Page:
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Family business roundup: Profits down at Haniel, Loews and Indofood

Full-year profits have halved at Haniel, the German conglomerate controlled by the Haniel family, but two family businesses in North America and Asia have fared slightly better.

Full-year profits have halved at Haniel, the German conglomerate controlled by the Haniel family, but two family businesses in North America and Asia have fared slightly better.

Duisburg-based Haniel, which has stakes in firms such as pharmaceutical company Celesio and retailer Metro Group, said on 30 April that its pre-tax profit dropped 50% in 2011 to €390 million, from €620 million one year earlier.

However, revenues at the family business, which traces its roots to a small storage company opened in Ruhrort in 1756, remained steady during the year at €27.35 billion, compared to €27.43 billion in 2010 – a 0.29% decrease.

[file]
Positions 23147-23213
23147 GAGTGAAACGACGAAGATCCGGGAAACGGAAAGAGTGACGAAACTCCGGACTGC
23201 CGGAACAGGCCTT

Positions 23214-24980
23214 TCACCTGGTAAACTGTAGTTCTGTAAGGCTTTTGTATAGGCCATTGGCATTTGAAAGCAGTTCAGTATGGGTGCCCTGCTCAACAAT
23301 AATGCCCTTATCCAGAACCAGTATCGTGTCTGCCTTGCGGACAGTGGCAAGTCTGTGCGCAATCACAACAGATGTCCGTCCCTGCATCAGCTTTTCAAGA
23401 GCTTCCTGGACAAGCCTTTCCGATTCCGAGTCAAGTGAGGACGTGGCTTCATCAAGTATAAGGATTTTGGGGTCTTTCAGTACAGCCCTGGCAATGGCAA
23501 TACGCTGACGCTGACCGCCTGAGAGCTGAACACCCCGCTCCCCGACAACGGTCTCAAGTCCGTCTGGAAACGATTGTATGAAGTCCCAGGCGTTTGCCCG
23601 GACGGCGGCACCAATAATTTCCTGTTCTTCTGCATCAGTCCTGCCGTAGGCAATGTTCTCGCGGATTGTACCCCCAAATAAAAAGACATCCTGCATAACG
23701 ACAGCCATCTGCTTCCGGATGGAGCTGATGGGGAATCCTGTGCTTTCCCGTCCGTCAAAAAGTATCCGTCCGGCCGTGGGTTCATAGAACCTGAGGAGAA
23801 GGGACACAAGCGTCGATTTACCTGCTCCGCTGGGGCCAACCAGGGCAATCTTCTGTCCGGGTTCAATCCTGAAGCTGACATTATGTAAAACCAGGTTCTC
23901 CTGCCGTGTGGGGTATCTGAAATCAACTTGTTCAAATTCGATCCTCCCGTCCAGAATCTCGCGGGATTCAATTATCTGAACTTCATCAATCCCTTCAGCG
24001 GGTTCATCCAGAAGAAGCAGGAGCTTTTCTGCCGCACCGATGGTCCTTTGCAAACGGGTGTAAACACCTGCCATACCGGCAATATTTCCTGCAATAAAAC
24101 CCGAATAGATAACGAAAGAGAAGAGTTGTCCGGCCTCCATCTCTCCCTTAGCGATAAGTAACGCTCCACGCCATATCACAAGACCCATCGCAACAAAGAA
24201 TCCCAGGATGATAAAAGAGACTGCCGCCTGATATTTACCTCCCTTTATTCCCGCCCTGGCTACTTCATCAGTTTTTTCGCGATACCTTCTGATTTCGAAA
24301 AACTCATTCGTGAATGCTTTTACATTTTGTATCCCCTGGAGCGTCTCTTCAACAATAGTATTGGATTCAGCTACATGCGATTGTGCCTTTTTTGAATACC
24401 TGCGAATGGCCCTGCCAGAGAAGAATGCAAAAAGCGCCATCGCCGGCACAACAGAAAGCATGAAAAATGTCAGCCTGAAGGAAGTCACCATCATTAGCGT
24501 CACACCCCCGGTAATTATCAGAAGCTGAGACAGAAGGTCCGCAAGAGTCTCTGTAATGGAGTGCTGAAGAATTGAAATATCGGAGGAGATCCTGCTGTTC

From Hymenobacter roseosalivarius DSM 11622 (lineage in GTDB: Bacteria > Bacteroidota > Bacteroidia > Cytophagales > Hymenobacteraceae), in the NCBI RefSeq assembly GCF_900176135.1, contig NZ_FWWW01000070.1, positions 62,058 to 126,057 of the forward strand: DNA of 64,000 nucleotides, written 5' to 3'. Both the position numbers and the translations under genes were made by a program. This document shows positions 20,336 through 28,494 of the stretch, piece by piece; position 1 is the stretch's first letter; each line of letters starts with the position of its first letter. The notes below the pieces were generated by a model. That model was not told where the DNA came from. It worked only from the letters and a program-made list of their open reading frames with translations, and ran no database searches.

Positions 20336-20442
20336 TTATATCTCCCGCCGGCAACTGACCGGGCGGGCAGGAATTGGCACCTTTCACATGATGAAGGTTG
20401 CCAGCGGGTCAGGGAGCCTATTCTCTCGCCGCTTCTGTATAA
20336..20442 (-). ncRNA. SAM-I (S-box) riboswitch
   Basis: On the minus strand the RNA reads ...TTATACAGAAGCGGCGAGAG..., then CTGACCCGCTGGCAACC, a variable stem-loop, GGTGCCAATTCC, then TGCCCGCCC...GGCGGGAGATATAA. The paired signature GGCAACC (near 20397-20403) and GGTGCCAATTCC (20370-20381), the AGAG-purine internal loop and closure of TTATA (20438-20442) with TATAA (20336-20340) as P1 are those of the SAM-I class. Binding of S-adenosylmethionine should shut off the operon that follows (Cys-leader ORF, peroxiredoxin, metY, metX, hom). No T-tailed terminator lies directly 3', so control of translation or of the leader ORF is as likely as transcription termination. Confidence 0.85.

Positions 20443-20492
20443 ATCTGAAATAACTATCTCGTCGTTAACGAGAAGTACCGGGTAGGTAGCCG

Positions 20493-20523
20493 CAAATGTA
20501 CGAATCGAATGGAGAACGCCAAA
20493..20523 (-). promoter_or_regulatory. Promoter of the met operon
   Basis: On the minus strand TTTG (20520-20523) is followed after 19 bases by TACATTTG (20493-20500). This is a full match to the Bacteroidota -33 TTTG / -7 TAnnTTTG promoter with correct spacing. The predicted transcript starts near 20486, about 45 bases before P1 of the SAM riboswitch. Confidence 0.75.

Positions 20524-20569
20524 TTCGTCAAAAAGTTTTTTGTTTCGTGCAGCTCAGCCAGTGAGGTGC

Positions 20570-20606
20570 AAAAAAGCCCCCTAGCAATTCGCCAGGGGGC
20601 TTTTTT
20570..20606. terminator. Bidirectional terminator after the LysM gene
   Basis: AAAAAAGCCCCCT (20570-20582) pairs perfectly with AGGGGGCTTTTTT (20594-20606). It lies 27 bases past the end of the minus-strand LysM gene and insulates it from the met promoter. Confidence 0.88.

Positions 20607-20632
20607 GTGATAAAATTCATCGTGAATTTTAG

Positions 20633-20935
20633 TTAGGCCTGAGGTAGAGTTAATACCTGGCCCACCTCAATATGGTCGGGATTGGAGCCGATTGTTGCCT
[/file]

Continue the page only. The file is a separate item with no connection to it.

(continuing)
Haniel blamed “government austerity measures affecting the healthcare sector” and “difficult” trading conditions for the weak results, adding that 2012 will be another challenging year.

In the US, family-controlled Loews Corporation, which has interests in a number of companies spanning property, insurance and hotels, reported a small fall in its profits. Net income at the New York-based firm was $367 million (€276.98 million) during the first quarter of 2012, down 3% from $379 million during the same period one year earlier.

The decrease was due to lower earnings at drilling firm Diamond Offshore Drilling and gas producer HighMount Exploration & Production, said the Tisch family-controlled business on 30 April.

In Asia, Indofood Sukses Makmur saw its revenues increase 9.9% to 11.83 trillion Indonesian Rupiahs (€973.01 million) during the three months to 31 March.

However, gross profit at the Jackarta-based food group, which is controlled by the Salim family through its Salim Group, decreased by 1.5% to 3.27 trillion Indonesian Rupiahs, from 3.32 trillion Indonesian Rupiahs during the same quarter last year.

In a statement released on 30 April, the company said this was because of falling profits at its agribusiness division.

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